Foreign secretary Liz Truss, who has taken over the Brexit brief after Lord David Frost resigned at the weekend, has repeated that triggering Article 16 of the Northern Ireland Protocol remains an option if the EU does not compromise further.
At 1.40pm today, Truss issued a statement saying that the UK’s positions had “not changed. We need goods to flow freely between Great Britain and Northern Ireland, end the role of the ECJ as the final arbiter of disputes between us, and resolve other issues.
“We must pick up the pace on talks in the New Year. Our preference remains to reach an agreed solution.
“If this does not happen, we remain prepared to trigger Article 16 safeguards to deal with the very real problems faced in Northern Ireland and to protect the Belfast (Good Friday) Agreement in all its dimensions.”
Although ongoing talks with the EU have taken a festive pause, they will resume in the new year – with plenty of work still to be done.
Her first words on Brexit have given a good indication that she will keep Frost’s hard-line strategy going.
According to Bloomberg, Truss has the power (and prime minister Boris Johnson’s ear) to shape the UK’s relationship with the EU, starting with dealing with the challenges of trade between NI and Great Britain.
Under Frost, negotiations were progressing slowly with little give on either side as the UK sought a fundamental rewrite of the protocol, while EU negotiator Maros Sefcovic stuck doggedly to the EU script.
Medicines and more
Reuters reports that the European Commission has set out legal changes to ease the movement of medicines on safeguarding medicine supply to NI, but Truss still has to deal with barriers to trade, subsidy, and the role of the ECJ in disputes.
Boris Johnson’s climbdown over the issue of the ECJ last week is seen by some in the EU as an indication of a more constructive approach to talks with the UK.
The UK has also looked to draw a line under the fishing dispute with France and the EU by issuing more licences, as reported in the Guardian.
New face, same challenge
According to the FT, Truss will be faced with exactly the same dilemma as Frost: compromise with Brussels or risk a trade war.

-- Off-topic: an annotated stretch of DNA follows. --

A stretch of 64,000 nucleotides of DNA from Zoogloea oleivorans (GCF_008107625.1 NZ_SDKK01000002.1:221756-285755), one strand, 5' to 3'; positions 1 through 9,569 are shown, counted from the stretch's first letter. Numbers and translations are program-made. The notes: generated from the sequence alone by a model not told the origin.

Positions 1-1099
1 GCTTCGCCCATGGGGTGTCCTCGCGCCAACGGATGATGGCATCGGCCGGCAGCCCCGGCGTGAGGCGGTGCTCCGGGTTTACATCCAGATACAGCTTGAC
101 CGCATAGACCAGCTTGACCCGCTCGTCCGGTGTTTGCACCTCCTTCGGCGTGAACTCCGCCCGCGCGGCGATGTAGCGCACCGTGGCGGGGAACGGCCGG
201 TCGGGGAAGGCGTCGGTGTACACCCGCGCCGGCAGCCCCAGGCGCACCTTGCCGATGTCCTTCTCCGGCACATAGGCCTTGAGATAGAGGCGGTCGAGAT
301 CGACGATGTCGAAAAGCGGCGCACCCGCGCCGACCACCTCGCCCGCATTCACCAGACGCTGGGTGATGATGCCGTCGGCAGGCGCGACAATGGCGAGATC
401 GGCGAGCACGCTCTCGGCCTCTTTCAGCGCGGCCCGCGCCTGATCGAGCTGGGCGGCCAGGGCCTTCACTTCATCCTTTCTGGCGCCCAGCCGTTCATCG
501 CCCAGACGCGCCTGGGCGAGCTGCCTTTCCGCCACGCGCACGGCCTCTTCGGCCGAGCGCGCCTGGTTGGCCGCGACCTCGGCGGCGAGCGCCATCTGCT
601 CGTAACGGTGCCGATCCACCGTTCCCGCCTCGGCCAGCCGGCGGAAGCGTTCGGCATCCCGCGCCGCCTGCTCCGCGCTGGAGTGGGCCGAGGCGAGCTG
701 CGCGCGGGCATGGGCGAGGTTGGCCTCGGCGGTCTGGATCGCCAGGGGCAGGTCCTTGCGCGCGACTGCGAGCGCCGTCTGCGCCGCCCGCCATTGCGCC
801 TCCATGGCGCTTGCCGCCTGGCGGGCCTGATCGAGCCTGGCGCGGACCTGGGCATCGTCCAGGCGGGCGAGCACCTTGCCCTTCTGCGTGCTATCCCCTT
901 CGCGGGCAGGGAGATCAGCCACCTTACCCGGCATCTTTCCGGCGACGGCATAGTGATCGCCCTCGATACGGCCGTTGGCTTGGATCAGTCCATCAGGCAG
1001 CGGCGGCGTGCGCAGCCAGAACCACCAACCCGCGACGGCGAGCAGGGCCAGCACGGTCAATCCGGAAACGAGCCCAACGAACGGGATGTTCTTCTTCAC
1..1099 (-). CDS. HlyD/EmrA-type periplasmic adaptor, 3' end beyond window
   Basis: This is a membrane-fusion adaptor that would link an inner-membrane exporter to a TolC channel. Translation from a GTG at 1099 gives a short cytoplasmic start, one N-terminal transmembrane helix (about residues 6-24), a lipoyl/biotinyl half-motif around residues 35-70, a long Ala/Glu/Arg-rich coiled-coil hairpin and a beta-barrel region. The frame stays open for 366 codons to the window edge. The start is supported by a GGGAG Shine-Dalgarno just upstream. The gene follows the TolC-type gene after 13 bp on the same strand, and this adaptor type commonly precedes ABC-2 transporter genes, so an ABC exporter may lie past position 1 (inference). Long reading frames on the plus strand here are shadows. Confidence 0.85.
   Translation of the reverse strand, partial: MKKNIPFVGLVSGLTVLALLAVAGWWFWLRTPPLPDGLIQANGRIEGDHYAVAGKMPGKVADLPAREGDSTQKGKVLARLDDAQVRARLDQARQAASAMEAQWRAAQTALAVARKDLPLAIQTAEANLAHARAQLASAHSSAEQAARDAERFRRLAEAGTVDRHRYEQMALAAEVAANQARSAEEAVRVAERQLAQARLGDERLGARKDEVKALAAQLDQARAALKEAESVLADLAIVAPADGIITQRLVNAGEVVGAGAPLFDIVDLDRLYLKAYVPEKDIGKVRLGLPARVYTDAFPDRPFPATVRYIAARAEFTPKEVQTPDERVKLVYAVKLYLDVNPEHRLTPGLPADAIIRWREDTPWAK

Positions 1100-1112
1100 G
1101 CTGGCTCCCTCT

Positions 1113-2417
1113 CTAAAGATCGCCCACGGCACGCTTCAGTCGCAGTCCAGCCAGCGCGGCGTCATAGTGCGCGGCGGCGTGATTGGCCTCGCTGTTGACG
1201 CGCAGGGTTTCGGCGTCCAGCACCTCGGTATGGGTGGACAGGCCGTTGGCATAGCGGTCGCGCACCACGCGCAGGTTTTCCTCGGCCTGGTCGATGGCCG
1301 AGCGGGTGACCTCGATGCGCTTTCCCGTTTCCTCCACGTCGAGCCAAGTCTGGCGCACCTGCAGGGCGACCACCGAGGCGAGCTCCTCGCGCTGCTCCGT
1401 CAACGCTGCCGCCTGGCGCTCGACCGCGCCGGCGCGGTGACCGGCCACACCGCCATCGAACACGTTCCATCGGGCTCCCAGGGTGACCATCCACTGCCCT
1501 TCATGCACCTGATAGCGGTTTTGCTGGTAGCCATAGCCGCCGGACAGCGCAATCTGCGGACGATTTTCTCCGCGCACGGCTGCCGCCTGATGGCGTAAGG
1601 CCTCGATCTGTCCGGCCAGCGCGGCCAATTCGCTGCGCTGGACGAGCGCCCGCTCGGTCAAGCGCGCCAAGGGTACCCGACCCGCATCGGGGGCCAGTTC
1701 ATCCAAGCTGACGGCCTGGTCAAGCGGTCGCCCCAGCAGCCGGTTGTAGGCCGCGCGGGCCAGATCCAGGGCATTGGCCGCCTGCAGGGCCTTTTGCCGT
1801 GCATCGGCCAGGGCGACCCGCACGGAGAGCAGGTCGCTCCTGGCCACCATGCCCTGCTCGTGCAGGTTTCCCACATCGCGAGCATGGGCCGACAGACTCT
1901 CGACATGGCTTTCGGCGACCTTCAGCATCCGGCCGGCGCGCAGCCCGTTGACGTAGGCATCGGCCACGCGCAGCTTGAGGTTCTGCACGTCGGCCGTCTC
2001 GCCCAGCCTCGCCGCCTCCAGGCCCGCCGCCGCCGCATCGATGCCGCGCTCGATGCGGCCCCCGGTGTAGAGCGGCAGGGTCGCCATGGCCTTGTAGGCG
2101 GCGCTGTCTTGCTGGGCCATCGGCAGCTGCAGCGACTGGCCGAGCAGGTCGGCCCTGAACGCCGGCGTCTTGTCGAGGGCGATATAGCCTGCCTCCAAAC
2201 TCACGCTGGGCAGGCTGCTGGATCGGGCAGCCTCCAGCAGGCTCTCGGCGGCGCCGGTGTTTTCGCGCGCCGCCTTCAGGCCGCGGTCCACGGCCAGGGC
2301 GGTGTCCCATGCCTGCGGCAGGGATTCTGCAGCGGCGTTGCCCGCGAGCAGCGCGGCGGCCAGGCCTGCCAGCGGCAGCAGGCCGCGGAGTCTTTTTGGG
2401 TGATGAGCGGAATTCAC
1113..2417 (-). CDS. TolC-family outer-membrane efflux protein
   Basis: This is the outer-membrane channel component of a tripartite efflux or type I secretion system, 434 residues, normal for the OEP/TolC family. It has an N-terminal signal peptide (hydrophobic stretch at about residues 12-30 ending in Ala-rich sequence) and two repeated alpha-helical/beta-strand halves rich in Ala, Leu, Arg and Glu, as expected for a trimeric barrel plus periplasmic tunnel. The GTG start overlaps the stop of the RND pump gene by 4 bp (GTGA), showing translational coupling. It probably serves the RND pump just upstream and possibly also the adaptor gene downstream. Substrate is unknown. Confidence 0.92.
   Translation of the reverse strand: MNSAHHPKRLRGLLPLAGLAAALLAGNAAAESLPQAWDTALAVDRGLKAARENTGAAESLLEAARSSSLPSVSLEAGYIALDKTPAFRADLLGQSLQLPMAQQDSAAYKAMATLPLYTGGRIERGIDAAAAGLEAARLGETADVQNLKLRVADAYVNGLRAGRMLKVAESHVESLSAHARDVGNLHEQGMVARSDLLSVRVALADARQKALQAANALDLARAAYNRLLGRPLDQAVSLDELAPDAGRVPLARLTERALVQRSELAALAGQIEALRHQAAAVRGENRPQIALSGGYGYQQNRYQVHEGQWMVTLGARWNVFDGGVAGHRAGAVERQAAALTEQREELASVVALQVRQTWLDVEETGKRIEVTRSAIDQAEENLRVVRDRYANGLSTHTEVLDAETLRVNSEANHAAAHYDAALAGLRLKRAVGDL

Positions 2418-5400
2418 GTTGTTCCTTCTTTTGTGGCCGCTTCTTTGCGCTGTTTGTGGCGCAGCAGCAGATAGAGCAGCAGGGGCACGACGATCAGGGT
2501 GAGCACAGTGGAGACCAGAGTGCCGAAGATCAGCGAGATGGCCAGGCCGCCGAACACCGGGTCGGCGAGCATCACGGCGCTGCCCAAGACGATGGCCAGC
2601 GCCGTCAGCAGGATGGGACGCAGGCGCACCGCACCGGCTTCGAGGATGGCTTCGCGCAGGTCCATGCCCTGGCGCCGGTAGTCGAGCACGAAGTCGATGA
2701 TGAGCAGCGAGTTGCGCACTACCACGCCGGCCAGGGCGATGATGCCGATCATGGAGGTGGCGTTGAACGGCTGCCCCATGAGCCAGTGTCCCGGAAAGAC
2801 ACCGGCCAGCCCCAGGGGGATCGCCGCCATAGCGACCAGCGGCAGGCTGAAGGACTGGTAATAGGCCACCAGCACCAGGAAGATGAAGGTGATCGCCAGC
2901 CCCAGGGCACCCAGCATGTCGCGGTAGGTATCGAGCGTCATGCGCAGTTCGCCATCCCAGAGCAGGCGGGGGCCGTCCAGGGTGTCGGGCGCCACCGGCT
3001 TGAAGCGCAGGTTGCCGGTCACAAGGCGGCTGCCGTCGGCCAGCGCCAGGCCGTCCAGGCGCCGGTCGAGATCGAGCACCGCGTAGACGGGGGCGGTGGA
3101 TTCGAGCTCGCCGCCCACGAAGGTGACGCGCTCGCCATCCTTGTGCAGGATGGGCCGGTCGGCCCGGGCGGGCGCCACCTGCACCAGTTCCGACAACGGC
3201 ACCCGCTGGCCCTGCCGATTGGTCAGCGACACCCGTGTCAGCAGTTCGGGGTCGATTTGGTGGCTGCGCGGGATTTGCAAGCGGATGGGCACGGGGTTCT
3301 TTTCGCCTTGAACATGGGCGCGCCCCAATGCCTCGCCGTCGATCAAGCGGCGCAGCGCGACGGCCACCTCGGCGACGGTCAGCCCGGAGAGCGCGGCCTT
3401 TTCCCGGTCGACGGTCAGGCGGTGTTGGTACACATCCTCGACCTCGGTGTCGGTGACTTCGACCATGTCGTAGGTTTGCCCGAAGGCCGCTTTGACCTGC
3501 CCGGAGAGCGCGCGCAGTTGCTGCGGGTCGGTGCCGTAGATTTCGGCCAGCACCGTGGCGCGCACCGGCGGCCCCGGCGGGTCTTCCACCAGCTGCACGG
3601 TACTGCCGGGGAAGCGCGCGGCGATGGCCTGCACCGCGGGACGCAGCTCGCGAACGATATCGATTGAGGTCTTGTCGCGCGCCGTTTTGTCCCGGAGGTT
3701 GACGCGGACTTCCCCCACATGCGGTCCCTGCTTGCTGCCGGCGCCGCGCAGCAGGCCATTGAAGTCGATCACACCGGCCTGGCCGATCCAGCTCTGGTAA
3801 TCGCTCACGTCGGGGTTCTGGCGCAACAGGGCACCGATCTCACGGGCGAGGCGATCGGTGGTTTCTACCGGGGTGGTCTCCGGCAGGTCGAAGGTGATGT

Some commentators see her time as trade minister as indicating a practical politician who can get things done. As foreign secretary, she is also highly aware that US President Joe Biden keeps a keen eye on goings on in Northern Ireland.
“It’s good the Foreign Office is getting involved again,” said one EU diplomat. “Let’s give [Liz Truss] the benefit of the doubt – but I fear more of the same.”
Politico comments that Truss could find herself between a rock and a hard place as she handles the Brexit brief.
Will Tanner, director of the Onward think tank and a former No 10 adviser, said Truss needs to deliver the best deal she can.
“That is a difficult task given some of the demands of the most Eurosceptic wing of the party, but ultimately she will want to come to a resolution because not doing so would have very significant economic consequences for the UK - especially in the short-term as we emerge from the pandemic.”
Noting Truss appointment, Sefcovic tweeted that his team would “continue to cooperate with the UK in the same constructive spirit on all important tasks ahead, including the Protocol on Ireland/Northern Ireland”.
He did not tweet a farewell to his British sparring partner.
Sefcovic provided an update on his last meeting with Frost on Friday, including details of the medicines proposals.
“Discussions will resume in January,” he said.